Alternatively Speaking: Battling bruises

Alternative medicine enthusiast Natalie Marx answers your questions: How to stop conjunctivitus from itching?

By NATALIE MARX
December 5, 2011 10:56
Illustrative picture of a bruised eye

Bruised eye 311. (photo credit: Thinkstock/Imagebank)

Q. Natalie, Can you help? I bruise easily and I desperately want to lessen the appearance of my existing bruises. I have heard that arnica may help, but I’m not sure how to use it, and wondered if there is anything else you could recommend?

A.
Bruises are caused by blood vessels breaking and blood leaking into the skin. Since you are prone to bruising — and, equally, healing slowly — you may be deficient in vitamin C and bioflavonoids. Bioflavonoids give many fruit and vegetables their colour and can strengthen capillaries therefore easing bruising. Make sure your diet is packed with healing fruit and vegetables such as red onions, bilberries, grapes, citrus fruit and carrots.

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One of these options to decrease the time it takes to diminish bruising and swelling is the use of an herb called arnica. Arnica promotes the movement of white blood cells to the injured area and improves blood circulation. Along with removing and digesting damaged cells and congested blood, arnica is known to increase movement of fluid buildup and decreasing the degree of swelling in an affected area.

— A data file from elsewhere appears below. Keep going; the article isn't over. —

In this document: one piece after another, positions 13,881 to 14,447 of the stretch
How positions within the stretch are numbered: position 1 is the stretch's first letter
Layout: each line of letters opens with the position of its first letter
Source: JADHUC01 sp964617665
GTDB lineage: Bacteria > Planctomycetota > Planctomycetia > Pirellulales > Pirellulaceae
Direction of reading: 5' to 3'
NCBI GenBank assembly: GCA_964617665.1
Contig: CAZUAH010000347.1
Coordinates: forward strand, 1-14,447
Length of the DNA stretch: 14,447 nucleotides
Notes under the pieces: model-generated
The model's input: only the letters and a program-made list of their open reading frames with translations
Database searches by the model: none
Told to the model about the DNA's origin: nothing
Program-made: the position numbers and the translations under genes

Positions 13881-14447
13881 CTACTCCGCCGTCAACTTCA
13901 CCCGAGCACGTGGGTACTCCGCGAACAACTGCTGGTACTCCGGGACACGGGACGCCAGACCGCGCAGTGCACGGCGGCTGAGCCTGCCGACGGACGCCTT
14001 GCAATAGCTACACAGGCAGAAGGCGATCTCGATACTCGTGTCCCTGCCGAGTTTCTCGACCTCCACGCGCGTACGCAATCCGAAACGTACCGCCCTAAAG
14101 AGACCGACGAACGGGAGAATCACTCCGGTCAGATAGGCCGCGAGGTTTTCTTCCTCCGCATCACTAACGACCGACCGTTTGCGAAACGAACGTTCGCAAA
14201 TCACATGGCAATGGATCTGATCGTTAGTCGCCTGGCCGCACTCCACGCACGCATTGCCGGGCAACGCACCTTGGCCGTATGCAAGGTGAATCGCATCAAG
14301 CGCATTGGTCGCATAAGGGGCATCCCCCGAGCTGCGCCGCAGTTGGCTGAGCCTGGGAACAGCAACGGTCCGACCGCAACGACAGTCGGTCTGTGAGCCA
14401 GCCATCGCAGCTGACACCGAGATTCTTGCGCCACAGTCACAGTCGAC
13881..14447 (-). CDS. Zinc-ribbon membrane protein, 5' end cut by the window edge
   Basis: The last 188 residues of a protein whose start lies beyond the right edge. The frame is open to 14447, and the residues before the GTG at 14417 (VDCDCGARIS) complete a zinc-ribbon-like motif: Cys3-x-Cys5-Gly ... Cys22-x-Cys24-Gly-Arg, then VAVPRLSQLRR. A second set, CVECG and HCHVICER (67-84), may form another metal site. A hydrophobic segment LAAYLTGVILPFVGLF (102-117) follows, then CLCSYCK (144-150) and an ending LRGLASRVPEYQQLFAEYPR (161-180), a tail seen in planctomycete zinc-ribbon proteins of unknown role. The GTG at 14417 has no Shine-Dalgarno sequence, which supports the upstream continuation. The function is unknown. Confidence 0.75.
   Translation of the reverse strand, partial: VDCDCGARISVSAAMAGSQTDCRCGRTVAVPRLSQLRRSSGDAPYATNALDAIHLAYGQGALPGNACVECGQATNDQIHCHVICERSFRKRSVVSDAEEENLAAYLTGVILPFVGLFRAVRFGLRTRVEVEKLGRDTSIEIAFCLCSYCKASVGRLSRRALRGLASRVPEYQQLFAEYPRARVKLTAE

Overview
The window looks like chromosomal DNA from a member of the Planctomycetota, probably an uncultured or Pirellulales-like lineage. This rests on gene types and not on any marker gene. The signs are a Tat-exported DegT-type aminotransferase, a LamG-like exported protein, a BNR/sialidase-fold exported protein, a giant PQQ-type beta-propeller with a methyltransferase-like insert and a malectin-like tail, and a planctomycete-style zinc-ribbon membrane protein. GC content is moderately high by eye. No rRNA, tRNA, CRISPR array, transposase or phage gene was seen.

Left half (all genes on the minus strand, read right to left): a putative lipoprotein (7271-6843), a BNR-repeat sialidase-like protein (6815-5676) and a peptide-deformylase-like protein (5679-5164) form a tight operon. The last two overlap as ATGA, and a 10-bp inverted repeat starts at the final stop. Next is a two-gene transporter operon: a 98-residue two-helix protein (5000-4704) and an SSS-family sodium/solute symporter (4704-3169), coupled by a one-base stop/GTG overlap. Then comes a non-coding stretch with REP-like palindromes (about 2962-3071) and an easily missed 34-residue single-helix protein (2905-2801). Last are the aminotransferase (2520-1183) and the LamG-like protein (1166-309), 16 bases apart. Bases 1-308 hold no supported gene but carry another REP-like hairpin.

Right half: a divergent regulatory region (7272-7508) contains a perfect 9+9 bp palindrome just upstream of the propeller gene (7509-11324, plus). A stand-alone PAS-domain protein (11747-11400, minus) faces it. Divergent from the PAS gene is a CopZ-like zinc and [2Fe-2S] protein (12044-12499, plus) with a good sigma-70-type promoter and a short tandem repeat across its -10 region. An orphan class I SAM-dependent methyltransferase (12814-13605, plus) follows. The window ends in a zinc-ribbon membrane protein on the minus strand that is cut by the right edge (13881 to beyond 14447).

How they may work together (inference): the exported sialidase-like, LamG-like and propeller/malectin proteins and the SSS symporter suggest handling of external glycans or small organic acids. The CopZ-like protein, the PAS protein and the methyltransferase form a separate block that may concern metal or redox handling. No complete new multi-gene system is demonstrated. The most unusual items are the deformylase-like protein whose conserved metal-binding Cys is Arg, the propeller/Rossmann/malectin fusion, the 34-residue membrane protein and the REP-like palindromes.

The most effective way to use arnica is to rub it directly on the site of bruising or swelling, allowing it to penetrate the skin and improve blood circulation. You can also dilute it into a bath and soak in it, or soak a compress in it to be applied to the injury.

For light bruising I suggest taking arnica topically, for more chronic cases you can try arnica in tablet form.

Q. I have contracted conjunctivitis and I am suffering with burning, itching and profuse watering in my left eye. Can you recommend anything I can to reduce the itching and speed up the recovery time?

A. Chamomile is used as a topical remedy in many conditions. For viral conjunctivitis, you can use chamomile teabags to reduce inflammation. Place the teabag in warm, not hot, water for two to three minutes. Squeeze the excess off and place the damp, wet teabag over the eye for two to three minutes. This treatment can also be used three to four times per day. You can also buy over-the-counter homeopathic drops geared towards treating conjunctivitis. Look for homeopathic eye dops that contain the following active ingredients meant to treat redness, burning sensations and grit (belladonna), watery discharge (euphrasia), and inflammation (hepar sulphurius).
Vitamin C influences the growth of collagen, the "glue" holding the connective tissues protecting the eye in place. As little as 500 mg a day may be beneficial, and up to 2,000 mg a day is enough.

Zinc is an important cofactor for vitamin A. When there is a zinc deficiency, the immune system does not produce as many white blood cells to fight infection, and the "clean-up" of damaged tissues in the conjunctiva of the eye is slowed.